Rats have infested the world’s islands
Is there a more idyllic vacation for two than your own island hideaway? Just you and your beloved and nature. Well, and millions of rats.
Rats have the troubling ability to sneak onto shipping vessels and get off at planned destinations. Or to survive shipwrecks and end up on the first patch of land they can swim onto. And those patches are just about everywhere.
Their talents for stowing away are so legendary that the black rat is also known as the ship rat. They’ve hidden in freight or supply crates or traipsed across rope lines to get into vessels for centuries. They came to Hawaii and New Zealand aboard Polynesian canoes. (We too wondered how large those canoes would have to be for rats to go unnoticed.) It’s said that three rat species from Europe and Asia have become established in 90 percent of the world’s islands and island chains.
For instance, millions of the nasty rodents on South Georgia Island in the South Atlantic descended from the ships of Captain James Cooke, who came ashore in 1775, and the late eighteenth-century whaling and sealing vessels that followed. A four-year period of rat eradication began in 2011.
You might not have wanted to put South Georgia Island on your trip itinerary even if it wasn’t for the wildlife. There’s permanent ice and snow at the higher regions and it’s pretty cold year-round throughout. Still, there’s a tourism industry here, with cruise ships and sailing yacht travelers stopping by, apparently, just to say they did.
You think it’s only the old wooden ships of yesteryear freighting the problem? Think again. Tourists have complained about cruise ship infestations, and headlines such as “Ghost ship carrying cannibal rats could be headed to Britain” filled the media a couple years back. It seems that a Soviet-era cruise ship used for the entertainment of Communist uppity-ups (we’re all equal, but some are more equal than others) ended up abandoned for debts owed. Eventually, the Canadian government let it drift…with a cargo full of hungry, and ultimately, cannibalistic rats.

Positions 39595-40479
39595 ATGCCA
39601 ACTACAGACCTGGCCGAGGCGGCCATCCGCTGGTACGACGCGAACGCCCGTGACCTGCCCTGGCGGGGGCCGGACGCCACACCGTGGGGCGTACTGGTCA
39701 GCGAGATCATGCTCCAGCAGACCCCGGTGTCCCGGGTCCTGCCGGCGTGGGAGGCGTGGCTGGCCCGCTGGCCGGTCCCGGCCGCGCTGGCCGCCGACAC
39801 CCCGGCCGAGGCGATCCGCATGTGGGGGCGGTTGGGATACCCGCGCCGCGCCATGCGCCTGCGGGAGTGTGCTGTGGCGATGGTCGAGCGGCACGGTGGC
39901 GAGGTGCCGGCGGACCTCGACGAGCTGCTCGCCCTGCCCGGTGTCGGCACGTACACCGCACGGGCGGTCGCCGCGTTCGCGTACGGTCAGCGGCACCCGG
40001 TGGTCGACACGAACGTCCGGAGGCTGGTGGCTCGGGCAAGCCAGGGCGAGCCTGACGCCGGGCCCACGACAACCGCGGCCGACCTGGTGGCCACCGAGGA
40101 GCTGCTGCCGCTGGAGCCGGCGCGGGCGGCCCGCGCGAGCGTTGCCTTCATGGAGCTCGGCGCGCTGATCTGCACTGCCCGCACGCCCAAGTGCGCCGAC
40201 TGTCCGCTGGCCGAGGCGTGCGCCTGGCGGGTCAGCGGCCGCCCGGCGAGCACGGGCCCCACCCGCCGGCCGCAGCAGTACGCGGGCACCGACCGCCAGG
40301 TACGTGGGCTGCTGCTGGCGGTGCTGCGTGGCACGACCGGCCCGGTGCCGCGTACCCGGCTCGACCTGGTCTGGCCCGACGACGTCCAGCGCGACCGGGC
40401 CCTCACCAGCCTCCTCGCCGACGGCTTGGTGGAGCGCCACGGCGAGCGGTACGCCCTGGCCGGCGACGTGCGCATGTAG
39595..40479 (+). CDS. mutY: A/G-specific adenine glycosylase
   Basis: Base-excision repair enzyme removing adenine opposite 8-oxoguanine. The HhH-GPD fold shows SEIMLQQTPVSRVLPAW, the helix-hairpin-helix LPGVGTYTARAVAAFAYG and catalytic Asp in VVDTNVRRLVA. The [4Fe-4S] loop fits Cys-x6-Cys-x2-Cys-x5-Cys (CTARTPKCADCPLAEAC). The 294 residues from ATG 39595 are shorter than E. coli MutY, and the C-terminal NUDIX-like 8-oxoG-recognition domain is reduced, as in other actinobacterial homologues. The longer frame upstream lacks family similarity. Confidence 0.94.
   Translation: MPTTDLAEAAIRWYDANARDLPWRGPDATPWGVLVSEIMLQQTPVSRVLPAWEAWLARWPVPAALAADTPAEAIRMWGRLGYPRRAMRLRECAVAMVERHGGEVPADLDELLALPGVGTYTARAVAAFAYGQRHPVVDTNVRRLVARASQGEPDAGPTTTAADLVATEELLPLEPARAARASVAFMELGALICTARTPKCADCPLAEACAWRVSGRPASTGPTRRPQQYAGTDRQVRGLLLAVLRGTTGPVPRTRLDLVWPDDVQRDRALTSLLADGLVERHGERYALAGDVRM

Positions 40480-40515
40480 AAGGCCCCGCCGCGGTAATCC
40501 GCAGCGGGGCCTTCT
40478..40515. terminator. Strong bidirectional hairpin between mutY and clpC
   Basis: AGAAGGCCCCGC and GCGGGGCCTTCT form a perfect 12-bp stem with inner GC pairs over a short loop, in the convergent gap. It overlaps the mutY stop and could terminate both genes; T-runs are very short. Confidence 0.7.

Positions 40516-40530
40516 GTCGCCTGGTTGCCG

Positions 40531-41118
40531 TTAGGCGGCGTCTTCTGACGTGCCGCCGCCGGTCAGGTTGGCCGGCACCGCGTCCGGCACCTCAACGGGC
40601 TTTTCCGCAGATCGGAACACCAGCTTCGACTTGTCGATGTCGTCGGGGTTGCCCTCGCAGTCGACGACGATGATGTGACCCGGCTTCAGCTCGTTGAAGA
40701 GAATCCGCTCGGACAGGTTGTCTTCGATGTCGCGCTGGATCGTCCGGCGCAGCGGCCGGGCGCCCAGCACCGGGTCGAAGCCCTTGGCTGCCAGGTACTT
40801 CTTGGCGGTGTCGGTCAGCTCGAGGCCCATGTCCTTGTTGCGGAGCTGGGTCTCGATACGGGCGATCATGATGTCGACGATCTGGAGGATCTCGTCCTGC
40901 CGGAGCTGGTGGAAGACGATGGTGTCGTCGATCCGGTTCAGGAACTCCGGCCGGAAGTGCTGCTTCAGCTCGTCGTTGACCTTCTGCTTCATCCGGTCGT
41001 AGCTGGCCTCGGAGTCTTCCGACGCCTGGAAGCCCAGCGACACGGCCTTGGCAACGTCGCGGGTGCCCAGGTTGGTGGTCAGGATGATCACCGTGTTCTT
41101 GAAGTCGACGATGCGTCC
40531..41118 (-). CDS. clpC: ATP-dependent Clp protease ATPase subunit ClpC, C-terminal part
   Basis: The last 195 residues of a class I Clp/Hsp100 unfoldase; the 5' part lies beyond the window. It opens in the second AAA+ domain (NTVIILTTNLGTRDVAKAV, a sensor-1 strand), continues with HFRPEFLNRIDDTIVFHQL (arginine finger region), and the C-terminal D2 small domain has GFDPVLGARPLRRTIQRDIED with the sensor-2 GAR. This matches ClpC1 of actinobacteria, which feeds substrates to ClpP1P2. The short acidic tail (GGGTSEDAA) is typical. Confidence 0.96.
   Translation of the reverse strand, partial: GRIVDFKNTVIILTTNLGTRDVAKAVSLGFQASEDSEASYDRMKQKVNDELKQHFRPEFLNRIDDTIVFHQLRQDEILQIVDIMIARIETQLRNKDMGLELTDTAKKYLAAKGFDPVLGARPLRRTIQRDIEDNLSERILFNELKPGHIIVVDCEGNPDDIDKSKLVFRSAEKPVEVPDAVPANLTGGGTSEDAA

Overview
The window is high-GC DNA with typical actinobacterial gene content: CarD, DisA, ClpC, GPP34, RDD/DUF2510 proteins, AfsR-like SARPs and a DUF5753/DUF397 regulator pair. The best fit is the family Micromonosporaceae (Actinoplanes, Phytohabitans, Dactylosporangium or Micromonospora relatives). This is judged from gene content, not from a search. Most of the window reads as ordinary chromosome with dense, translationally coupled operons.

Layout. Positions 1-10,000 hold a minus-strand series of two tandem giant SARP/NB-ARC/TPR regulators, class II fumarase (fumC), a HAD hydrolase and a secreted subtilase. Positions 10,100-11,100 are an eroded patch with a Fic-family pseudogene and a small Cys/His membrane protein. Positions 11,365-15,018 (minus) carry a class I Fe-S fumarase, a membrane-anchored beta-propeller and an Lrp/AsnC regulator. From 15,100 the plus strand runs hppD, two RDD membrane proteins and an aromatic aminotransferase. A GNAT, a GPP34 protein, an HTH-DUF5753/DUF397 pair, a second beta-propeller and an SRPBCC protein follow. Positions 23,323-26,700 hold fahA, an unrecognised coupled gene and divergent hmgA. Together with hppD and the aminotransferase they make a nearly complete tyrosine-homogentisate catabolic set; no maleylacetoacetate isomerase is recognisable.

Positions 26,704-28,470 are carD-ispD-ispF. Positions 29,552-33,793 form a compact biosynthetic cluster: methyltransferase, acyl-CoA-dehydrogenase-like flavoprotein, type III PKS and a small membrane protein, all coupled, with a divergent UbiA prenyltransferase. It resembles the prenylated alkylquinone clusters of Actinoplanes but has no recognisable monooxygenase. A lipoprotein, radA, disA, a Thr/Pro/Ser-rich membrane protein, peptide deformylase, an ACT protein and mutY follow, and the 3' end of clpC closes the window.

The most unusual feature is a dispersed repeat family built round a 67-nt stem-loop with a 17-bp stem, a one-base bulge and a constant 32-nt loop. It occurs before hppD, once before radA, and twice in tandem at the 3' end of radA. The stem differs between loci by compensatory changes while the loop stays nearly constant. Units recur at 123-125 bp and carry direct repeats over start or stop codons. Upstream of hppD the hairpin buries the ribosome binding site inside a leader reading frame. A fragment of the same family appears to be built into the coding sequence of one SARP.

While you’ll probably stay out of volcanic or Antarctic rocks, the Galapagos Islands off of Ecuador is a chain you might very well want to visit. It offers more of a white sand, blue sea, traditional island adventure. Find yourself a hammock, but please stay away from the chain’s Pinzon Island. Its 180 million rats – pegged at about 10 per square yard – feasted on the island’s bird and tortoise shells until eradication efforts began in 2012.
Much farther north, there’s an entire chain of islands named for their invasive population. The Rat Islands in southwest Alaska are believed to be rat-free since 2009, but that threat has been replaced by volcanic activity and earthquakes. A major quake in 1965 measured 8.7 on the Richter scale.
Beyond the ick factor
The threat goes well beyond the ‘ick’ factor. In addition to causing salmonella, rat-bite fever, rabies and bubonic plague, among other diseases, the rodents eagerly destroy native species.
“Invasive rats are likely the single largest threat to seabirds,” said Bernie Tershy, co-author of a 2008 study of global seabird populations, as reported by the National Geographic Society.
It’s because of this that rat eradication efforts (called “raticides,” naturally) have been undergone all over the world over the last decade or so. New Zealand, for instance, has destroyed the invasive rat populations in more than 100 islands.
Regardless of climate or food sources, rats can live just about anywhere. But don’t let that stop you from your idyllic tropical island vacation. But we advise staying away from Pinzon Island – even if it only contains 180 million brittle rodent skeletons by now.
By David Searls, Earth.com Staff Writer